• Christopher Benjamin says:

      Current fire safety standards would require walkways in underground sections if the trains were driverless. Also the DLR doesn’t have drivers but still has strikes..you do realise that trains don’t just run with drivers don’t you?

    • ASLEF shrugged says:

      There is no space under existing rolling stock for “gap closers” and there are no specifications for the new 2024 stock to have them.

      Robots might not go on strike but the technicians who maintain them the control room staff who supervise them an the onboard staff who allow the service to operate them can all go on strike

  6. damian king says:

    To get rid of the gap on the central line stations like those found at bank would require straightening the platforms,
    this would require retunneling a new platform tunnel that was straight. All the older curvy tunnels have cast iron ring construction.
    I work on the system so I know what I’m talking about.

    So good luck with your business case for that.

  7. Moza says:

    Non news of the 1st degree. These drivers are simply luddites holding TfL to ransom.

  8. ASLEF shrugged says:

    The contract has been awarded to Initiate Consultancy Ltd, the proposal is for GoA3 similar to the DLR with a member of staff on board but this is initially only for the Piccadilly and Waterloo & City Lines.

    The Piccadilly will be getting new trains from 2024 which theoretically could operate driverless but only if there was a signalling upgrade to go with them and the last I heard that had been “paused” as TfL didn’t have the funding.

    As you mentioned the Piccadilly shares track with the Metropolitan from Uxbridge to Rayners Lane, and with the District Line from Ealing Common to North Acton so platform edge doors wouldn’t be possible.

    Waterloo & City is more plausible, two stations with straight platforms, the only sticking point is that the trains get very crowded during the peaks so where exactly would a on-board member of staff be able to stand?

  9. Charles says:

    As long as tube drivers get exorbitant salaries, there will be pressure to get rid of them and rightly so. That’s what happened to the dockers and the printers.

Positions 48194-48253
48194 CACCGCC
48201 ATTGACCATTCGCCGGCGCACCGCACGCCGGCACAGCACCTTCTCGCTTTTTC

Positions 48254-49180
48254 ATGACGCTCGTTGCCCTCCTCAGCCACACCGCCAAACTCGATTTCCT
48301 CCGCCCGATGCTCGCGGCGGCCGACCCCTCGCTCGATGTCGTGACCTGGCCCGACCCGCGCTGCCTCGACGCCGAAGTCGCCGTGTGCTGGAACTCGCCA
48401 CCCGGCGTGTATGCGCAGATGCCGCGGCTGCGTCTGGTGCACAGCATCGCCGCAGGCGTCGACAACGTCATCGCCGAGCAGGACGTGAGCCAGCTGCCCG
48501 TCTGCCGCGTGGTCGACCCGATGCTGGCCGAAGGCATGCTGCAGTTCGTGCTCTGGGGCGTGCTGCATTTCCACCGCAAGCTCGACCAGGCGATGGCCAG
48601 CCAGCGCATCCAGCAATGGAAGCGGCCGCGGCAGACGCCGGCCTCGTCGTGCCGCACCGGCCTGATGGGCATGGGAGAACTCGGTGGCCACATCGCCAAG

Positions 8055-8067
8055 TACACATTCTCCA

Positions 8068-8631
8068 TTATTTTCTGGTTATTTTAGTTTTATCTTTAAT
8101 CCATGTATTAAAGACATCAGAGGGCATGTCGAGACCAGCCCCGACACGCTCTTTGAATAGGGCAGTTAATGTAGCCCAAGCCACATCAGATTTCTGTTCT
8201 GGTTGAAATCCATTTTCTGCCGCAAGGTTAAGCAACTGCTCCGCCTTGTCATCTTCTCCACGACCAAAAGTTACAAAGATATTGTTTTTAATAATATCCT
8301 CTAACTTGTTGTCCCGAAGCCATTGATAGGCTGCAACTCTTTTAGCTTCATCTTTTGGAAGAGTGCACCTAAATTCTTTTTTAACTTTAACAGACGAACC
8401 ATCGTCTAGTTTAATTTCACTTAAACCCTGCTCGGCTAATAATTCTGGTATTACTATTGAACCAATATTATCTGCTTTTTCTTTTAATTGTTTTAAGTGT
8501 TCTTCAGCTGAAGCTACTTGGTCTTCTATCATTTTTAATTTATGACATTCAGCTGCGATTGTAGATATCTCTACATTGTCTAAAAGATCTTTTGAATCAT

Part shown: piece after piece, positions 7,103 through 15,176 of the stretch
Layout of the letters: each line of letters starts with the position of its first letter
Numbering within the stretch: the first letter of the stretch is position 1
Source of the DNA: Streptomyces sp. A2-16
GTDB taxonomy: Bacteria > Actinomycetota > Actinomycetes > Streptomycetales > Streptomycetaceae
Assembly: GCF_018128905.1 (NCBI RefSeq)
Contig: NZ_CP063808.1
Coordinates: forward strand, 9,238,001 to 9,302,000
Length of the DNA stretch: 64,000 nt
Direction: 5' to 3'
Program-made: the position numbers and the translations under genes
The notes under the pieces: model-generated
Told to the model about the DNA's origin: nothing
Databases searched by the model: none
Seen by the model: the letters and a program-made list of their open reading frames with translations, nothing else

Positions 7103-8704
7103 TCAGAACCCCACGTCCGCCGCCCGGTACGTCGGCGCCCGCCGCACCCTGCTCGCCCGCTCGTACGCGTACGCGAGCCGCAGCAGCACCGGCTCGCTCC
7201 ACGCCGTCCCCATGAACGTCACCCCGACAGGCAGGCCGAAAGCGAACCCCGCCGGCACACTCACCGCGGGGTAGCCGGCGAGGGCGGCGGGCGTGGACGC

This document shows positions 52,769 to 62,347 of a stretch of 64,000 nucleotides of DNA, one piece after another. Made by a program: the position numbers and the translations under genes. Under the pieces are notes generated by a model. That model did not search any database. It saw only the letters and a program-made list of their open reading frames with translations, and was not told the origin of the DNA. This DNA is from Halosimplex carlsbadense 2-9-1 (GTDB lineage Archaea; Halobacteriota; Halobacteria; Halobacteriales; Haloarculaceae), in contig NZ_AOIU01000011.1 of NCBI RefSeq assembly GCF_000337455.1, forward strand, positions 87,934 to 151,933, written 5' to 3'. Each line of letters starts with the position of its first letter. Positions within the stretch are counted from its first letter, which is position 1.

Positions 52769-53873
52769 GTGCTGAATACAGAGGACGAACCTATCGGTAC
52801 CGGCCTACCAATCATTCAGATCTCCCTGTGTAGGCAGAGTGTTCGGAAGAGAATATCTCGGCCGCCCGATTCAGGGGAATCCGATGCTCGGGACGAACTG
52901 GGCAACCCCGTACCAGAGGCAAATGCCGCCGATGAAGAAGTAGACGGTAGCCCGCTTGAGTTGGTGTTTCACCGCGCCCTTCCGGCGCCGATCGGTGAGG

10. geoffrey says:

    Driverless trains work well on Docklands Light Railway because it is almost completely on viaduct or tunnel so that trespassers are not a problem. There are an enormous number of trespass incidents a day and driverless trains in the open with generally poor fencing would be a disaster

  11. Ronnie says:

    I have seen some drivers reading a paper as the train pulls in, time for them to go I am afraid. Put a guard on the train by all means so there is no job loss. If safety regs prevent them at the moment, I am sure they will be adjusted. I can’t see a significant difference as those that trespass would likely be hit by the train anyway. Indeed the recent case at Waterloo where an unfortunate gentleman fell down the side of the train and became crushed against the platform edge. The driver did not notice this, and even the second drive to pull into the platform did not notice this person.

  12. Leo says:

    What do you expect from the RMT. They worry that they will loose their power to hold the public to ransom. The yhave no interest to help for the general public. How can they possibly strike because of progress. They need to wake up and smell the coffee and stop living in the past. The cosy time they have had is coming to an end….Karma!

  13. Lizebeth says:

    The bottom line is always COST. The cost to replace train drivers safely and efficiently with robots (or whatever system) will massively outpace the cost of keeping human beings at the controls. Here in California they have been testing driverless cars for years, and they still aren’t safe. What I don’t understand is why the Government keeps trying to cut back on funding for TFL, which is, after all, the lifeblood of London. And say what they may, London is still the largest source of income for the entire country, and it needs to work.

    One comment here spoke of drivers reading the paper while they drive the train? They should be reported —and fired. This is serious business.

  14. Victor says:

    Driverless cars from Waymo and others are on the roads in the USA right now. If it’s possible to go driverless on an open road system then it’s very possible to do so on a closed rail system.

    Paris lines 1, 4 and 14 are automated, and run more frequently after automation than before. If Paris can do it, whose metropolitan is so old it is the root of the word “metro”, then London can too.